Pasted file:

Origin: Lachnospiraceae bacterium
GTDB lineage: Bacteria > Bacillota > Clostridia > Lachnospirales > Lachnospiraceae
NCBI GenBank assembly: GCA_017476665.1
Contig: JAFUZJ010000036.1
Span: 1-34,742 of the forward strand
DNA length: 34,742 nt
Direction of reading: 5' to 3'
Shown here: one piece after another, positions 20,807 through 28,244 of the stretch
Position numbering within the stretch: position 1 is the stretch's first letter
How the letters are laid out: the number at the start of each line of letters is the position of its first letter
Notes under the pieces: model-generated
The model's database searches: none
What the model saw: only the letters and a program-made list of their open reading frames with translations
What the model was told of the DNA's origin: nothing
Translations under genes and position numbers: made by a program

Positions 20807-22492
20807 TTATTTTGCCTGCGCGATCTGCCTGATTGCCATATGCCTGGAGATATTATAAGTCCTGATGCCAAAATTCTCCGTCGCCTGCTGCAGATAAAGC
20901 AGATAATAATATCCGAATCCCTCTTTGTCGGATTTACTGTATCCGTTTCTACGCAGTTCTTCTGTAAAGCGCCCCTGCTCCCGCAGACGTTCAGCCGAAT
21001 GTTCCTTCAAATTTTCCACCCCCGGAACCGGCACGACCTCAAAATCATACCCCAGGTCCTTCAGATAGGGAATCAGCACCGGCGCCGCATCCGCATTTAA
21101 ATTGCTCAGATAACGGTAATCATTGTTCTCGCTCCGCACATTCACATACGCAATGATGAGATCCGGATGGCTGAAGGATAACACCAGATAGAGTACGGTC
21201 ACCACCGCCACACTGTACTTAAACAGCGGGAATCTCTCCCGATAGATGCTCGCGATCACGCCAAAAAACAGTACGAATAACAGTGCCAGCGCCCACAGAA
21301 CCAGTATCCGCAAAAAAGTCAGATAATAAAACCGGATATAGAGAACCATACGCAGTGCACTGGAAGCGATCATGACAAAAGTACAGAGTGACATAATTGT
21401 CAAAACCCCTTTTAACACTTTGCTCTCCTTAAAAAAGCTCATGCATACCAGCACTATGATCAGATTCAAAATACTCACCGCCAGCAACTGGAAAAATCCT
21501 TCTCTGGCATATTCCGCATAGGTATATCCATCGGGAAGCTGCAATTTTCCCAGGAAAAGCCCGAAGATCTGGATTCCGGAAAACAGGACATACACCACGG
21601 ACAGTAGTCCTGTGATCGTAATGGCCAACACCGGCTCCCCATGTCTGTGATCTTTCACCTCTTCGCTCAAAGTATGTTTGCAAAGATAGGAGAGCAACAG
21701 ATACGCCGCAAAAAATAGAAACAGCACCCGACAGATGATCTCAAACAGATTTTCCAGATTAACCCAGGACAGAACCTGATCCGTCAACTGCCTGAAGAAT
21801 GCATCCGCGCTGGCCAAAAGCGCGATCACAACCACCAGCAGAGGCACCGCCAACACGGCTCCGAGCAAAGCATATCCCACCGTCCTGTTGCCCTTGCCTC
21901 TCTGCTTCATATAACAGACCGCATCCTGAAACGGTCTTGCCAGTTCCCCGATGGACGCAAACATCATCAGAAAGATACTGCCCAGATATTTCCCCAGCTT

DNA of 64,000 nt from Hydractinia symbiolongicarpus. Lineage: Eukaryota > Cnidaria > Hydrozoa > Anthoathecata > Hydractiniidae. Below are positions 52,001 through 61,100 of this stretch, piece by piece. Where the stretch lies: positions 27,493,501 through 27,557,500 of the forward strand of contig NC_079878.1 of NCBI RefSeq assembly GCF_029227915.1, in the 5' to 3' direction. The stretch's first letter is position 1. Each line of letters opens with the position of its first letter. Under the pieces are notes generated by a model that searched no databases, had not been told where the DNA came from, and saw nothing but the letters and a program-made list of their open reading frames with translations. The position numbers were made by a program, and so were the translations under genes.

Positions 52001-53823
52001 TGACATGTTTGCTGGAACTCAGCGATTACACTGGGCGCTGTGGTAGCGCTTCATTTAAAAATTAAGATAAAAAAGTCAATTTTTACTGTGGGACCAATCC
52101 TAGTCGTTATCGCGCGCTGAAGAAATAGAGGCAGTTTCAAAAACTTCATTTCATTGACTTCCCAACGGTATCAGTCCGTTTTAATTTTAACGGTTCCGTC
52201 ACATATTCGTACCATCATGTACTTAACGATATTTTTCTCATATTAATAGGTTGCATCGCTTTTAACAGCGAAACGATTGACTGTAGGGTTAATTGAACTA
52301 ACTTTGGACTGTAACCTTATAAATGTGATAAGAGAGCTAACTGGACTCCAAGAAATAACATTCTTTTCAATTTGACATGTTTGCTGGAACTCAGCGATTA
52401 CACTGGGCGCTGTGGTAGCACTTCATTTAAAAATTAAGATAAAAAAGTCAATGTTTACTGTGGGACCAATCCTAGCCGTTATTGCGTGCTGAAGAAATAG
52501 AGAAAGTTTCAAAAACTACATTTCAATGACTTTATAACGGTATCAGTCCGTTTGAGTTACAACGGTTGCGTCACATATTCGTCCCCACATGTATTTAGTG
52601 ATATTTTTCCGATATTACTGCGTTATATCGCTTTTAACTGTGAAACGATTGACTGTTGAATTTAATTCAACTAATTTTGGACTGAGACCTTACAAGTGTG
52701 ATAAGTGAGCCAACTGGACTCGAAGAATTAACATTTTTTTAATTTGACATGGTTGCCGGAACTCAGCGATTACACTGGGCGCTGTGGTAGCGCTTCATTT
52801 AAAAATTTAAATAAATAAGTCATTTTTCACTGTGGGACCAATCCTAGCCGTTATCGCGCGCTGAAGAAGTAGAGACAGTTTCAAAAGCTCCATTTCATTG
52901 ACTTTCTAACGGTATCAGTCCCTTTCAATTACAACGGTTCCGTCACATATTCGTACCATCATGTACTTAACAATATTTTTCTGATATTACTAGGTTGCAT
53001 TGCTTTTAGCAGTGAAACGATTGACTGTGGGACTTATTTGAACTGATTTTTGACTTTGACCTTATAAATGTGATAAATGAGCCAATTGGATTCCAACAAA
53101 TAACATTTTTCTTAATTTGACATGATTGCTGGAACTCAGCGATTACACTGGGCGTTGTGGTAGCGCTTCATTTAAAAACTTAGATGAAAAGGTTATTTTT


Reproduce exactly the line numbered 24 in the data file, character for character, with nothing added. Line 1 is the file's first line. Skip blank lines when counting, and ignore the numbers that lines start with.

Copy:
21501 TCTCTGGCATATTCCGCATAGGTATATCCATCGGGAAGCTGCAATTTTCCCAGGAAAAGCCCGAAGATCTGGATTCCGGAAAACAGGACATACACCACGG